Hatch-Along, day 11


Freshly laid eggs- 5 light brown eggs sit on a scarf.

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Yesterday marked day 11 of incubation on the latest set of eggs. I started out with 48 eggs. Because my chickens lay between 5-8 eggs a day, it takes a bit to get up to 48 eggs and some of them were a little older than is typically recommended. Not every egg that is laid is going to be a good candidate for hatching- some of them will have defects in the shell that don't make a difference when you're eating the egg, but will influence the success of hatching. 

I get a good number of "good" hatching eggs every day. To be a good egg for hatching they must be free of bubbles and other defects like being too porous, having hairline cracks or thick areas of shell, and if they are too large or too small they should also not be used. Using the clues given to you by eggs can increase your hatch success rate and reduce wasted space in the incubator. As I said, these not preferred for hatching eggs are still perfectly fine to eat. 

You also want to select clean eggs, dirty eggs risk adding bacteria to your incubator and ruining your whole hatch. Washing eggs for hatching is not encouraged- knocking off debris and things with a paper towel can help reduce risk, but selecting clean eggs is the best bet. Make sure the bedding for your chickens is nice and clean so you get nice, clean eggs. I use nesting pads. The nesting pads help pull any waste/poop away from the surface to keep your eggs nice and clean, and you can throw them in the compost pile when they're soiled enough to need to be changed. I currently have 3 nesting boxes with 9 hens, and I need to change the pads about every 4-6 weeks. You can pull them out to knock off solids and extend their life, which helps reduce costs and waste.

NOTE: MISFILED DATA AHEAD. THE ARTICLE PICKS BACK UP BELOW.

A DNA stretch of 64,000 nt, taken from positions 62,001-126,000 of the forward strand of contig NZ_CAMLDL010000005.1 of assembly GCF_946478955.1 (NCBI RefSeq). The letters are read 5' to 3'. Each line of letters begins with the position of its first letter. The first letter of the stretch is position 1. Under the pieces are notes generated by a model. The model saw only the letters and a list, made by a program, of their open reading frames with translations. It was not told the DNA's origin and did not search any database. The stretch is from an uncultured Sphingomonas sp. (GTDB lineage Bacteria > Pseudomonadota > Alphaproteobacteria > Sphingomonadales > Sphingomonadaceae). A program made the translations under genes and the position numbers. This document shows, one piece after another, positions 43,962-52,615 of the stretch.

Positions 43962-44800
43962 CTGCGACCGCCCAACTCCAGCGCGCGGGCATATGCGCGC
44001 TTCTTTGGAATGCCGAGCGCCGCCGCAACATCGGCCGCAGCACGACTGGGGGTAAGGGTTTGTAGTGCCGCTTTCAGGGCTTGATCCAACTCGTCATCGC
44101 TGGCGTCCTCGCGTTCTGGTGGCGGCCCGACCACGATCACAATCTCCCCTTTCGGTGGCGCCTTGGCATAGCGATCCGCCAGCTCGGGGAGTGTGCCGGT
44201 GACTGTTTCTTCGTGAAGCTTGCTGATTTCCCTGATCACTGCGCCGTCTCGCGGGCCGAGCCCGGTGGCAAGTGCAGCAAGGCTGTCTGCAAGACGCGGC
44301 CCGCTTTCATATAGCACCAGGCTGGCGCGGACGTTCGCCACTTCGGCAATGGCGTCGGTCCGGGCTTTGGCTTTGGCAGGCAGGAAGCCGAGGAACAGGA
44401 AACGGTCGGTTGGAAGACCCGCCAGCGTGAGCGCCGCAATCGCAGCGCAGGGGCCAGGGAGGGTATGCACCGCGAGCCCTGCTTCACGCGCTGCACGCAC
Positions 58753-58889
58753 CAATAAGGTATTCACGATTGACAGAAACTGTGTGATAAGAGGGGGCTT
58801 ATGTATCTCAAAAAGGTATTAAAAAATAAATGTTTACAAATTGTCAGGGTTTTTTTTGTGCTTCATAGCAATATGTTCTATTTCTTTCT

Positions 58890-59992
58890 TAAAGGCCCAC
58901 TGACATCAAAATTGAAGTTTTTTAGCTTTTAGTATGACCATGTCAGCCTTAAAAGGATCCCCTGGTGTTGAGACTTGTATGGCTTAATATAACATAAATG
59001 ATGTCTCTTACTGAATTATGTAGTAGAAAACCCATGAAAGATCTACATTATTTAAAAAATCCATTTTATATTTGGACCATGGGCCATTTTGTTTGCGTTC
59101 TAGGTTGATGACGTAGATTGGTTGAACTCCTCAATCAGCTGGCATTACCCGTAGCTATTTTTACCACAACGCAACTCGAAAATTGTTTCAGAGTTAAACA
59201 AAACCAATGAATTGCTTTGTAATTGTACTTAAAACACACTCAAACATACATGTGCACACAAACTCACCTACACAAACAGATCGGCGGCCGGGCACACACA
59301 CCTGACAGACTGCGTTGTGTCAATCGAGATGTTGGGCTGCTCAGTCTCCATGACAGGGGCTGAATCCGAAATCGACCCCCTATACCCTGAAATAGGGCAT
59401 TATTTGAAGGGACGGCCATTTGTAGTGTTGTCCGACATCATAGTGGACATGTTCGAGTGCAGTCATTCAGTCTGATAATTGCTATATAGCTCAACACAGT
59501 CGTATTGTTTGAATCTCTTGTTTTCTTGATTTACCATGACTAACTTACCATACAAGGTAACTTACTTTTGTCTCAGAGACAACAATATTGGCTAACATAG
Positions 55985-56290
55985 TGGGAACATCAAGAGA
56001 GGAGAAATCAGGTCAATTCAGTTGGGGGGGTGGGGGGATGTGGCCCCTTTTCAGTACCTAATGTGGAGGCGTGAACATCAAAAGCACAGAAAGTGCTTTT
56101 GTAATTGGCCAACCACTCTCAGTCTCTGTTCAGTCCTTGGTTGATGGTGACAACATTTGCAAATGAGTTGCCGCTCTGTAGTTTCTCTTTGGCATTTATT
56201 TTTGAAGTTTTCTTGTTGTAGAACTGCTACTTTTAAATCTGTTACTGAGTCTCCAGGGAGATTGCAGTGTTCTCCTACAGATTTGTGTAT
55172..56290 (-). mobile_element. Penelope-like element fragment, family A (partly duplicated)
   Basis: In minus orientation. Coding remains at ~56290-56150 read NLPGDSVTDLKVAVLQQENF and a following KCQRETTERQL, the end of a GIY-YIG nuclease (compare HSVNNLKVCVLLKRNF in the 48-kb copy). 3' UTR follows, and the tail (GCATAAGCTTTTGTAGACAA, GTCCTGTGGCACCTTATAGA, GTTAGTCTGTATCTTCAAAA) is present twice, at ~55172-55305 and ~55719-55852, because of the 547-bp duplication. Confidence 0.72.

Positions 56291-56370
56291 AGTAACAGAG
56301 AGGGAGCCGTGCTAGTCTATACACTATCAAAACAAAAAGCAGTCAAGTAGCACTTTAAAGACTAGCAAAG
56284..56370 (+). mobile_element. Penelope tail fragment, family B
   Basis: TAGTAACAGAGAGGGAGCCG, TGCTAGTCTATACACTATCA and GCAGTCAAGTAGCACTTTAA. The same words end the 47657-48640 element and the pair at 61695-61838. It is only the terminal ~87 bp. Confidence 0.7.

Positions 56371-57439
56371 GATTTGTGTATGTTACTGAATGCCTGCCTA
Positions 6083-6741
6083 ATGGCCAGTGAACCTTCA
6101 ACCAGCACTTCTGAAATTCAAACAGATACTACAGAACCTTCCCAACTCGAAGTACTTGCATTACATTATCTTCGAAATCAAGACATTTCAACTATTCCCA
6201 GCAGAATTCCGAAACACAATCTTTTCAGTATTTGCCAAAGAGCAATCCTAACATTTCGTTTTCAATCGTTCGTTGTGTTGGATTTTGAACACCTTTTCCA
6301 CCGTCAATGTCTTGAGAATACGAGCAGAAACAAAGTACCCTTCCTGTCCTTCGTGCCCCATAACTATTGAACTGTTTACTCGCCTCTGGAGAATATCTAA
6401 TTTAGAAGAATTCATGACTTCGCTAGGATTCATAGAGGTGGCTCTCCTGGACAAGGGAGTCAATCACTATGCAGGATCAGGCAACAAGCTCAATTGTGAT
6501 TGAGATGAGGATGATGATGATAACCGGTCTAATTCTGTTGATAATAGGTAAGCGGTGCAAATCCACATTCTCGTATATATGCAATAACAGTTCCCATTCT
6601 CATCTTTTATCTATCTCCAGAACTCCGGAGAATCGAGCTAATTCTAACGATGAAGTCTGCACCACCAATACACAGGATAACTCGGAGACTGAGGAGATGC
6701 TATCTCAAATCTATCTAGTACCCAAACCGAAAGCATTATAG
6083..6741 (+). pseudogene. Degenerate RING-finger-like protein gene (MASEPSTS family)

I store all of my eggs pointy side down in case I decide to incubate them- this helps keep the yolk in the proper place and sets the egg up for successful hatch. It's also important that they are kept cool but not cold- too cold will cause a drop in hatchability of the eggs as they are embryos and they are slightly delicate. 

Below are two examples of eggs that failed to develop more than a few days, and a couple examples of typically developing eggs. 

A brown egg being candled- you can see a blood ring, which indicates early embryo failure.

A porous brown egg- you can see a lot of flecks in the shell that indicate the egg is very porous. The egg has not developed at all and you can see where the yolk is floating at the top of the egg. This is an example of a not-ideal for hatching shell. 

A typically developing day 11 embryo. You see shadows of the baby, and there was movement in the shell. There are pencil marks on the top to show air cell development.

A typically developing day 11 embryo. You can see veining at the top of the shell, and the baby is nestled in the middle/bottom as seen in the shadow.


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